Farrah’s Escape

Baltimorons, Crackheads, & The Weight

When Greaseballs Meet, Farrah’s Revenge, Farrah’s Escape, Farrah Gags, Do you even know me?, This Old Sweatshirt

The Return of Persephone (1891) By Frederic Leighton, 1st Baron Leighton — The Bridgeman Art Library, Object 100045, Public Domain

When my roommate moved out, Farrah quickly took his place. It was a change that came about rapidly but naturally. About a month after my roommate moved, Farrah came over and was studying the apartment while I opened the Chinese food for lunch. She said, “You’re lucky that you can afford to live in this place without a roommate.”

I answered,

More than you know, I got a raise and promotion at the same time that Eric moved out. I was even given my own crew to manage. I’m not sure that I would call it luck. More like being locked into hell more tightly with higher pay.

She gazed into the other empty bedroom and said, “What are you going to do with this room?”

I responded, “I don’t know. I haven’t decided if I want to take another chance on a roommate or make it into an office or something.”

She appeared in the door of the small kitchen smiling, “You know, my apartment sucks.”

I answered, “So does this one.”

The apartment did suck. It was a two bedroom, but it was a basement apartment, so the windows were high on the walls and the place was like a dungeon. It also had one bathroom that was not convenient for the person in the spare bedroom. It was also expensive to heat.

“It’s like a mansion. I could rent the room from you,” said Farrah.

I laughed and said, “So, what are you going to do? Live in that room? How the hell would that work with us?”

Farrah smiled and grabbed the plates of Chinese food carrying it to the living room saying, “I would be just like a paying roommate. We could make an agreement and everything.”

I sat next to her on the couch placing drinks and utensils on the coffee table. I returned, “I don’t think so. I also think you might be trading one shithole for another.”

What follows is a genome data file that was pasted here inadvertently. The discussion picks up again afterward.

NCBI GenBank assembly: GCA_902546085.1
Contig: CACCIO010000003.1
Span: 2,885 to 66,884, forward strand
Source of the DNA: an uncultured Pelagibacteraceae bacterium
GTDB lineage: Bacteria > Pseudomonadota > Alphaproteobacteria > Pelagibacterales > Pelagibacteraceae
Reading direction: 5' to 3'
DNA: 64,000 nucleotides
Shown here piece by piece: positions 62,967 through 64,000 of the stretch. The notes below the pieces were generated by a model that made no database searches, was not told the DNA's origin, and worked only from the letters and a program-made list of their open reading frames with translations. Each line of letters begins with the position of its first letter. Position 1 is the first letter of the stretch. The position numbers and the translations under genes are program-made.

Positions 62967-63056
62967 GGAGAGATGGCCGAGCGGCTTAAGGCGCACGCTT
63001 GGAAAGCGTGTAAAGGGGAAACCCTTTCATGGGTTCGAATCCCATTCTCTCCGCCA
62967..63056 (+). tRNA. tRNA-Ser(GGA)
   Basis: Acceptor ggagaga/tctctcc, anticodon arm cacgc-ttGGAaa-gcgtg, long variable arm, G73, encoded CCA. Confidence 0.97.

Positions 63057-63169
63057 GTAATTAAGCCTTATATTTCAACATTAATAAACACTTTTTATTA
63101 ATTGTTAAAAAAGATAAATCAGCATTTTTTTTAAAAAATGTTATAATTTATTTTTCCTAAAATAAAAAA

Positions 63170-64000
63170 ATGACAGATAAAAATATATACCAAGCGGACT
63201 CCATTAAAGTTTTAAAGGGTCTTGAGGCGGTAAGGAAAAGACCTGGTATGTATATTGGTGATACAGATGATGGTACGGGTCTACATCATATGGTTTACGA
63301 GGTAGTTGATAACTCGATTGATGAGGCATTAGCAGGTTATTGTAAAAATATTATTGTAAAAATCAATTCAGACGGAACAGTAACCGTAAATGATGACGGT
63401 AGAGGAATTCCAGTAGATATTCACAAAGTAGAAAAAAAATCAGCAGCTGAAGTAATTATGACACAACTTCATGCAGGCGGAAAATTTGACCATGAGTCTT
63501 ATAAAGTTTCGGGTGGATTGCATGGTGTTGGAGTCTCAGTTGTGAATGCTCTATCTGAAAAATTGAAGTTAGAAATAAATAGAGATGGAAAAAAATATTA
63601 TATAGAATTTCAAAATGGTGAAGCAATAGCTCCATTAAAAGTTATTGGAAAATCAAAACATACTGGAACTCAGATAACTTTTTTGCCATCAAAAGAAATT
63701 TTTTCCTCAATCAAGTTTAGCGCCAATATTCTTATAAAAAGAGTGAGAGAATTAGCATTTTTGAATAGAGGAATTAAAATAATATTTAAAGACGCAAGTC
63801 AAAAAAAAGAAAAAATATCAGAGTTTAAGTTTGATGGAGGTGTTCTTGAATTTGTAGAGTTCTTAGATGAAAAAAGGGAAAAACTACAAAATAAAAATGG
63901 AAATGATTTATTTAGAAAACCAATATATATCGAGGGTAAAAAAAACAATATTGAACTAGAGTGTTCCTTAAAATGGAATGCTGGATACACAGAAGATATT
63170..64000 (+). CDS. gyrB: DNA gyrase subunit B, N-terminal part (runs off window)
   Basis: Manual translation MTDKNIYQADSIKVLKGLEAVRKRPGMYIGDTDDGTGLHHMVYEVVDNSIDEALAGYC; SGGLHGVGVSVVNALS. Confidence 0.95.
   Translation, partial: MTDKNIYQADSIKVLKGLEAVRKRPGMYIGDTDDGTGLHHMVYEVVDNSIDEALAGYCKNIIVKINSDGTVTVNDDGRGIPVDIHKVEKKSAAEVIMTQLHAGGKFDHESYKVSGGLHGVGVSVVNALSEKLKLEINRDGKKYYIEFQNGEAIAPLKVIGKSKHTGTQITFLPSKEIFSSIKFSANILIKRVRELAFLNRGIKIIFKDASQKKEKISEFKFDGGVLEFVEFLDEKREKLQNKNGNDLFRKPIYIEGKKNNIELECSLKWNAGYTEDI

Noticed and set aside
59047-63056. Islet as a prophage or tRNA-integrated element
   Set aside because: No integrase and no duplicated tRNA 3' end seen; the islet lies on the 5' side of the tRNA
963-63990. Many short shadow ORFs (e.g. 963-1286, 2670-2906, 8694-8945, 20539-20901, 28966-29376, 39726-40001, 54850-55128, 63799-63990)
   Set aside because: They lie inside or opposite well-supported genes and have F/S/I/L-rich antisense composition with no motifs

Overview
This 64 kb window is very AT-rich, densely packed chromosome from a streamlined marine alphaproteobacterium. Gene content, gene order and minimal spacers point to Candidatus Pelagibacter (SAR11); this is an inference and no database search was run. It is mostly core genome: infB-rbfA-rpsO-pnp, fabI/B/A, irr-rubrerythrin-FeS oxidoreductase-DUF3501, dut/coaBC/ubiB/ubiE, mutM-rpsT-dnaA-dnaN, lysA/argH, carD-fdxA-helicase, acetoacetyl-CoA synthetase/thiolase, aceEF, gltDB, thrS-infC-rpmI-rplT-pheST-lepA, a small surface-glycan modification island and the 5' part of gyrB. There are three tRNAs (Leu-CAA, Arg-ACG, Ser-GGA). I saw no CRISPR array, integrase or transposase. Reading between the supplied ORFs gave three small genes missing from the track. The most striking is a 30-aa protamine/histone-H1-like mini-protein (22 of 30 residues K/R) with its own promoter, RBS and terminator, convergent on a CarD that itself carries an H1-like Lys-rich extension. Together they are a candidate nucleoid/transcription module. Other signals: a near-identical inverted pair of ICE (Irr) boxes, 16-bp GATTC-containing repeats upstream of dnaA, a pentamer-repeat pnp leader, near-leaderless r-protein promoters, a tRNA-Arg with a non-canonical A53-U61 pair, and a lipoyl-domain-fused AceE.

She ignored me and continued, “It would be great. I could walk to work from here if I wanted. We’re also close to the mall.”

I answered, “I can’t have you as a roommate.”

She continued taking turns pointing at me and then herself, “I’m really liking this idea. You and I, we make a good team.”

“I can’t treat you like a roommate,” I answered.

Finally hearing me, Farrah returned sadly, “Why not?”

I turned to her and said,

Look, I don’t want to play games or pretend we’re something that we’re not. If you move in, that’s cool, but I can’t be your roommate. I’ll never be your roommate.

Farrah threw her fork on the plate of Chinese food and tackled me on the sofa. Her blonde hair hung down and danced around my face as she beamed that perfect smile at me. She stared at me smiling with an affection I hadn’t known in a very long time. Her stare was filled with what I had begun to believe was a fanciful delusion or my lie.* If I had not known it before, I knew her pure feelings in that moment. This feeling was a relief because even if I had desired to say no to Farrah, I lacked the conviction to do so.


We began the process of moving Farrah into the apartment. I thought the situation was odd because I considered my apartment to be a dump. I visited her apartment in Essex on occasion, but I guess I had not spent enough time there to get a sense of the true atmosphere of the place. Soon, I was reminded why she wanted to leave there.

The building was old and filled with loud people. The place was a typical Baltimoron** scene with crackheads running around trying to steal everything in sight. This was Essex, the intersection of white trash and ghetto. Essex is a place filled with AA meetings, pregnant teens, and high school dropouts. Most of the people that I worked with were from Essex and they were all filled with strange notions like going to jail or being too drunk were acceptable reasons to be absent from work. Coming home to Essex each night must have weighed heavily on Farrah.

It should not have been a surprise to me when I was carrying some boxes out of Farrah’s apartment and ran into Mike, who worked on my crew at my job. He was a crackhead which also meant he was a thief and a liar. Mike lied so much that he couldn’t keep his own lies straight. One-time Mike told me he was a cop before the crack dragged him down into the gutter. He soon forgot he told this lie, and a week later he proceeded to tell me that he was a felon and had done a lot of time in jail. As much time as a 23-year-old could do in prison. Mike now stood outside the apartment building exclaiming in his crackhead chatter, “That’s what I’m talking about, the boss doin some work, yeah! Wassup with that?”